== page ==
• Image about Jennifer Hudson
Hudson (far left) with the six other final contestants on the third season of American Idol.
Everett Collection
Hudson won a Golden Globe, a Screen Actors Guild award and an Oscar for her moving Dreamgirls performance. Following such a strong debut, Hudson’s career shifted into overdrive: She picked up more movie roles, including parts in The Secret Life of Bees and Sex and the City, and released her debut album, which went on to sell a million copies worldwide. She sang for President Barack Obama and first lady Michelle at the White House, and she became only the third African-American woman to grace the cover of Vogue.

She’s now preparing to release her second album with the help of producers Alicia Keys, Swizz Beatz, Salaam Remi and Rich Harrison (who has also worked with Beyoncé, Mary J. Blige and Usher). The project also features collaborations with Ne-Yo — who co-wrote Hudson’s 2008 hit “Spotlight” — as well as with Ryan Tedder.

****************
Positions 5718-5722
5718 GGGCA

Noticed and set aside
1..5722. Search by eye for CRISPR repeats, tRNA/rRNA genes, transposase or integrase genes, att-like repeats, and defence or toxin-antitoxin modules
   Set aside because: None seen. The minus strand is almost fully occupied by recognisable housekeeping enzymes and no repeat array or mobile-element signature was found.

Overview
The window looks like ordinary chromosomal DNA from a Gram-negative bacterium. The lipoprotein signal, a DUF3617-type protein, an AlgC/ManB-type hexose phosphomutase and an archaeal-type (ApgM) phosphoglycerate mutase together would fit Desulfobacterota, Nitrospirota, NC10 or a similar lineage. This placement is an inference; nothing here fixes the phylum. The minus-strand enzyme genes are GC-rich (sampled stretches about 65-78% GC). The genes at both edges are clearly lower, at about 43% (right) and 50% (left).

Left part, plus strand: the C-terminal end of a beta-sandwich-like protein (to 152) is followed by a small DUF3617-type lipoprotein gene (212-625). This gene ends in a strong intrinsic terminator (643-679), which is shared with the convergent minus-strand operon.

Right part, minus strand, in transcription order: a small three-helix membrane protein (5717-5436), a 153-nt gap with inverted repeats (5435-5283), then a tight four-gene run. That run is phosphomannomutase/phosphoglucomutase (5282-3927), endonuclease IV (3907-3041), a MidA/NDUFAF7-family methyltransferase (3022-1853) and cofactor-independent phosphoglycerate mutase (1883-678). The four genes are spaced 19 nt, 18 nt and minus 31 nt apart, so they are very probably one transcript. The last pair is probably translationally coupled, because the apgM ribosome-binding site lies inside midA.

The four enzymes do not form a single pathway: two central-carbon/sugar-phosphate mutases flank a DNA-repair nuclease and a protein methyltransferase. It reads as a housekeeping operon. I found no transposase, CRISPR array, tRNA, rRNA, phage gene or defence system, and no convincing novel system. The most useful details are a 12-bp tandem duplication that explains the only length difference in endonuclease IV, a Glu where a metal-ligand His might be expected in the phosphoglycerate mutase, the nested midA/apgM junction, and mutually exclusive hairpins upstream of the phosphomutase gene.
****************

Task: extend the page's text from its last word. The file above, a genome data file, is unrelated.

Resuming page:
“I do want this album to feel good — I want people to feel happy when they hear it,” Hudson says, adding that the record is deeply personal.

“It will be good classic soul, pop music — everyone will be able to embrace it and will have a good time listening to it,” Smith says. “Through some of the lyrics, you’ll be able to hear her thoughts and where she is in her life.”

Where she is, remarkably, is a very good place. She and her fiancé, David Otunga, are clearly enjoying their roles as parents. And then there’s her much-talked-about gorgeous new look. In preparation for her role as Winnie Mandela, Hudson lost 56 pounds with the help of celebrity trainer Harley Pasternak — who famously got Jessica Simpson in shape to wear Daisy Dukes for the Dukes of Hazzard remake — as well as with the aid of Weight Watchers, for which Hudson is now a spokesperson.

“The reason I never lost weight before is not because I couldn’t, but because I didn’t see anything wrong — and I still don’t,” she says. “I never wanted to be Hollywood-thin.”

Hudson is adamant about keeping what she describes as her “thickness” and insists that size 6 is her limit. “I don’t want to hear nothing about a size 4,” she says. “It’s not gonna happen!”

Playing the part of a political figure like Mandela, Hudson admits breathlessly, is “very ambitious.” But it provides a chance to delve even deeper into a theme she explored in her Dreamgirls portrayal of Effie White — that of the underappreciated, misunderstood proverbial ugly duckling.